SAN FRANCISCO — At a hearing Tuesday meant to hammer out the format of the upcoming Tubbs Fire trial, an attorney for PG&E raised concerns about pre-trial publicity. Specifically, he took issue with victims’ attorneys speaking with news media.
“Our concern is, given the immense media focus on this case, that this case needs to be litigated in this courtroom, not through the media,” Kevin Orsini, one of the attorneys representing PG&E, told San Francisco Superior Court Judge Teri Jackson, who is presiding over the Tubbs Fire trial and planning leading up to it.
In recent weeks, attorneys for wildfire victims have told ABC10 and other news outlets why they think Cal Fire’s January 2019 final report on the Tubbs Fire is wrong. It concluded the fire started on private property, by privately owned electrical equipment. PG&E has stood by that report, denying their equipment caused the Tubbs Fire.
Victims’ attorneys, on the other hand, point out that Cal Fire’s investigation never determined which specific electrical component started the fire since so much of the equipment on that property was thoroughly burned. Victims’ attorneys have said they plan on proving in court that PG&E's equipment caused the Tubbs Fire.
In unofficially defending his and his co-counsel’s interviews with local news outlets, Frank Pitre, an attorney representing Tubbs Fire victims in this trial, said he wants to make sure that Tubbs Fire victims know they can – and should – file any claims for damage from the fire by the Oct. 21 deadline.
“There is public education that has to go into this in making sure people understand what a Cal Fire report says – but more importantly, what it does not say, so that people can have the opportunity to consult with lawyers as to whether or not to file a claim,” Pitre told Jackson. “Because there has been a lot of publicity by PG&E that they have no liability for the Tubbs Fire and that the Cal Fire report says there’s no causation. That is not what the Cal Fire report says, and (talking with news outlets) has been one way of at least keeping balance, so that people have an understanding of what breaks they may or may not have.”
Jackson declined to act immediately on Orsini’s request to “admonish” all parties to keep trial-related matters out of the news media.
“In order for this court to issue a gag, I believe I have to make a factual finding. I don’t have enough information at this time,” Jackson said, adding that she’s “willing to consider any motion that you wish for me to limit the right of individuals to speak outside this courtroom, but I think it has to be done under a procedural posture.”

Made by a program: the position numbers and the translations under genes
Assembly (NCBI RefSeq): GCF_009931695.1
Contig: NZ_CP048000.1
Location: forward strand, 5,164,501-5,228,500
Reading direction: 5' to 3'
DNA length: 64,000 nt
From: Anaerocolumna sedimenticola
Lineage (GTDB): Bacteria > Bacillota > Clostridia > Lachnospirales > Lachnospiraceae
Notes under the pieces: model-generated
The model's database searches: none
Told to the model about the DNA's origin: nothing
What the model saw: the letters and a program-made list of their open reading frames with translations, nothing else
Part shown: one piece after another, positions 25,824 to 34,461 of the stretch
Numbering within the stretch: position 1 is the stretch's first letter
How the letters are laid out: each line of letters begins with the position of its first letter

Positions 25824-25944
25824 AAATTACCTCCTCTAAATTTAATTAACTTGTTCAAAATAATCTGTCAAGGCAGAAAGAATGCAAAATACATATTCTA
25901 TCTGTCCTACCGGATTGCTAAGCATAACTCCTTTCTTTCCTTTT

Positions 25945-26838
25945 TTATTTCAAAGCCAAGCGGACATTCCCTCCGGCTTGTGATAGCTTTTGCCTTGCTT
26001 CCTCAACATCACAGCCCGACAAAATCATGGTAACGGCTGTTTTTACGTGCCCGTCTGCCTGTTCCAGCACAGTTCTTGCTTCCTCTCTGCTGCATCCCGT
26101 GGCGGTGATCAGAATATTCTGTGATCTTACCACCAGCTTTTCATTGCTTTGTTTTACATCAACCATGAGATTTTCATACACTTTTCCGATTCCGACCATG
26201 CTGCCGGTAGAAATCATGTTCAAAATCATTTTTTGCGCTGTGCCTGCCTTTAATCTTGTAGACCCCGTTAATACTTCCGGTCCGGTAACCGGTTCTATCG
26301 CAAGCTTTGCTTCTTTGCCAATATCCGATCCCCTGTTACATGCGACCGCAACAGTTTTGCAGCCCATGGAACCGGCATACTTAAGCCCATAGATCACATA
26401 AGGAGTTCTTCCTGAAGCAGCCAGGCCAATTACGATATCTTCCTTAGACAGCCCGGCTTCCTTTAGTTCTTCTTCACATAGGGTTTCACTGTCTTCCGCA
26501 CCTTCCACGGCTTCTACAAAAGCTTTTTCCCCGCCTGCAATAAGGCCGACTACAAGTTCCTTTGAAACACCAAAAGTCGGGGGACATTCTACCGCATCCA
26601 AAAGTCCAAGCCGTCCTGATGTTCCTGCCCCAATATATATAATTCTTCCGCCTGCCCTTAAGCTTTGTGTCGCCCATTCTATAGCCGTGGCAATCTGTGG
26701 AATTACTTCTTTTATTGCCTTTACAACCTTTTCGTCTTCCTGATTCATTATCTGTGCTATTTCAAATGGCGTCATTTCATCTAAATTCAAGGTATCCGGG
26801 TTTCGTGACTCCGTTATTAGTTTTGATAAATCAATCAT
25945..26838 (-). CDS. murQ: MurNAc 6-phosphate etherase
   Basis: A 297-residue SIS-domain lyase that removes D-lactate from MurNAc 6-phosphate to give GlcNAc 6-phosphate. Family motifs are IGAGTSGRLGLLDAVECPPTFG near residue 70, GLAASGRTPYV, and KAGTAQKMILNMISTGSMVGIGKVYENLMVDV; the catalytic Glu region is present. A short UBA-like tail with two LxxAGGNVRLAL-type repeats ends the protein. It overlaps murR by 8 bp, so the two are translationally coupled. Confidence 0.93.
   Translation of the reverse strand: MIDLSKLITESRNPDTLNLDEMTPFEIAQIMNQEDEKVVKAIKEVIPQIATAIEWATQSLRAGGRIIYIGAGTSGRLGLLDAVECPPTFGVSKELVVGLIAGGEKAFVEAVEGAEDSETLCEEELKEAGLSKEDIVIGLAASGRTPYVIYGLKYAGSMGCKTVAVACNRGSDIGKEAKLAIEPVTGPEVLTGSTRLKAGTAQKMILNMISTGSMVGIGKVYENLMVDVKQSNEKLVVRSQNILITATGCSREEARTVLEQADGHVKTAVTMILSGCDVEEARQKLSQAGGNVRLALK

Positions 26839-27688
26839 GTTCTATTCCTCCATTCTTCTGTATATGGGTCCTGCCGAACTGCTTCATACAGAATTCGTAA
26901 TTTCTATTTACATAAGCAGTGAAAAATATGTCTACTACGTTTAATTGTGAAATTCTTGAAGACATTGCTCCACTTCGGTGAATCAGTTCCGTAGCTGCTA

She did, however, caution attorneys to be judicious in what they say.
“I want both sides to receive a fair trial,” Jackson said. “The more you talk about the case, the harder it’s going (to be) to find a jury and it’s going to take longer, and I know the goal of everyone is to try to get this case done efficiently and as fast as possible – but fairly – in order for resolution to be brought about in a federal court and in bankruptcy.”
Orsini indicated he intends on filing such a motion for the judge to consider – and soon.
Per the purpose of Tuesday’s hearing, Judge Jackson set the length of the Tubbs Fire trial for eight weeks. Starting Jan. 7, the jury trial will resolve once and for all whether PG&E caused the Tubbs Fire—the deadliest and most destructive of the 2017 North Bay Fires.
If PG&E is found to have caused the fire and be liable for it, the trial will also include an estimation of damages for the 18 plaintiffs involved in this case. Those dollar figures could then be used to extrapolate estimates for all of the claims for damages stemming from the Tubbs Fire, which killed 22 people and destroyed more than 5,600 structures.
"If you believe you have a claim against (the PG&E Corporation &/or the Pacific Gas and Electric Company) for personal injury or wrongful death, property damage, or other loss resulting from or in any way relating to the Northern California Fires, you or your authorized agent or attorney MUST file a Proof of Claim form for your Fire Claim prior to the (Oct. 21) Bar Date on the applicable Fire Claimant or Wildfire Subrogation Claimant Proof of Claim form," the site said, "even if you may be included in, or represented by, a purported class action, class suit, class Proof of Claim, or similar representative action filed against PG&E with respect to your Fire Claim.
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